by Murphy, Julie

When circumstances put Millie Michalchuk and Callie Reyes together over the course of a semester, the girls realize they have more in common than they ever imagined.

This companion to the popular Dumplin' (2015) brings two supporting characters center stage. Good girl Millicent is determined to spend her summer at journalism camp-not the fat camp where, over the years, she lost more self-esteem than weight. Brash and bitchy Callie is thrilled with her rich boyfriend and coveted place on the Shamrock dance team. After a local gym, owned by Millie's uncle, must default on its monetary support of the team, a trashing of the gym by masked Shamrocks gets out of control; only Callie, identified by her necklace, suffers consequences. She's banished from the team, ditched by her boyfriend, and forced to work off the damages alongside Millie. Told in alternating chapters, the when-worlds-collide story goes deep as the girls form an unlikely friendship that reveals their strengths and weaknesses and shows the possibilities that open when stepping outside one's comfort zone. Adult characters tend to blend together, and it may take a while for those unfamiliar with Dumplin' to sort out the backstory. Fortunately, Murphy's energetic writing style makes for compulsive readability. HIGH-DEMAND BACKSTORY: With the number-one best-selling Dumplin'soon to take a bow in movie theaters, demand for this ought to be slammin'. Grades 8-12. Copyright 2018 Booklist Reviews.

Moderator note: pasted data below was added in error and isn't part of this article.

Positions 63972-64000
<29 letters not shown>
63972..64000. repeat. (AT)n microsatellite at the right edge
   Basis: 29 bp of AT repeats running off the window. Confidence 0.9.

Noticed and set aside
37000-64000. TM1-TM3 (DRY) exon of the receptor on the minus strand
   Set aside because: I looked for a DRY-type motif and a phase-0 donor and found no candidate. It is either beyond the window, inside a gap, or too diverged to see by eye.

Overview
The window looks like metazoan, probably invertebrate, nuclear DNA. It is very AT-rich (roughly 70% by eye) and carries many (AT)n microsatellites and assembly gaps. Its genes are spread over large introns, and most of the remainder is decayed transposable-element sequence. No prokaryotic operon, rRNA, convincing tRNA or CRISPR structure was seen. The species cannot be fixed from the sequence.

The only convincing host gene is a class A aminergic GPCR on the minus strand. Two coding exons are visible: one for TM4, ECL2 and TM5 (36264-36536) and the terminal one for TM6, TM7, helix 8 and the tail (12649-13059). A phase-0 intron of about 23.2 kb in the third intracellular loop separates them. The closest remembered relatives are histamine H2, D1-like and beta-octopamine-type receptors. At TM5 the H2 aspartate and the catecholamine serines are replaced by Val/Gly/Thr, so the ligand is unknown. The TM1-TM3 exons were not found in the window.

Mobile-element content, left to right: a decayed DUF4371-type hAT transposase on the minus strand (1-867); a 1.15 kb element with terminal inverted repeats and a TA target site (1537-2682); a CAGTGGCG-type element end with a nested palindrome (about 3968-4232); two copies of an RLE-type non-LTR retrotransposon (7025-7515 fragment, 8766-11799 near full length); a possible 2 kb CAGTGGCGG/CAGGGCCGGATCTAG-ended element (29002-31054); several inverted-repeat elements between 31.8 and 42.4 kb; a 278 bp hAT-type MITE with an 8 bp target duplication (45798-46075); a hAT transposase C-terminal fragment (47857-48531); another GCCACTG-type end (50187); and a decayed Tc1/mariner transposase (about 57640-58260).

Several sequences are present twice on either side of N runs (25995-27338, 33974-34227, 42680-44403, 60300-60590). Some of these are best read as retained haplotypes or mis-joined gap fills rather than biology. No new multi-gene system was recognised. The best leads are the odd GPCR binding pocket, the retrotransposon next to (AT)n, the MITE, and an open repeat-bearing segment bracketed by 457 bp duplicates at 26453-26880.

Vandalism throws a teen of unflagging cheer into regular contact with her polar opposite in this novel told in alternating first-person chapters.Millie's decided to end her nine-year stint at weight-loss summer camp: She's fine being fat, which weight-loss camp hasn't changed anyway. Instead, she's applying—behind her parents' backs—to a broadcast journalism program. Meanwhile, she's bouncily organizing sleepovers with her friends and flirting with Malik, an attractive South Asian boy at school. But when Millie's aunt and uncle's gym is vandalized by the dance team after being forced by poor profits to withdraw its sponsorship, the only team member to get caught—and required to work alongside Millie at the gym—is Callie Reyes, whose prickly affect stands in contrast to Millie's sunny optimism. Callie is grappling with being biracial while living with her racially unaware white mother, stepfather, and half sister. Speaking little Spanish, she sometimes feels out of place with other Mexican-Americans yet frequently experiences casual racism from strangers and her exploitative boyfriend. And the supposed everlasting sisterhood of her fellow dance team members falls at the first hurdle. Millie's oblivious arrogance toward a friend who comes out as asexual and toward Callie over racial identity is handled far too perfunctorily, but Murphy's plot brims with unlikely friendships, irresistible romance, fabulous fat acceptance, and a kick-ass ending. Buoying. (Fiction. 13-16) Copyright Kirkus 2018 Kirkus/BPI Communications. All rights reserved.

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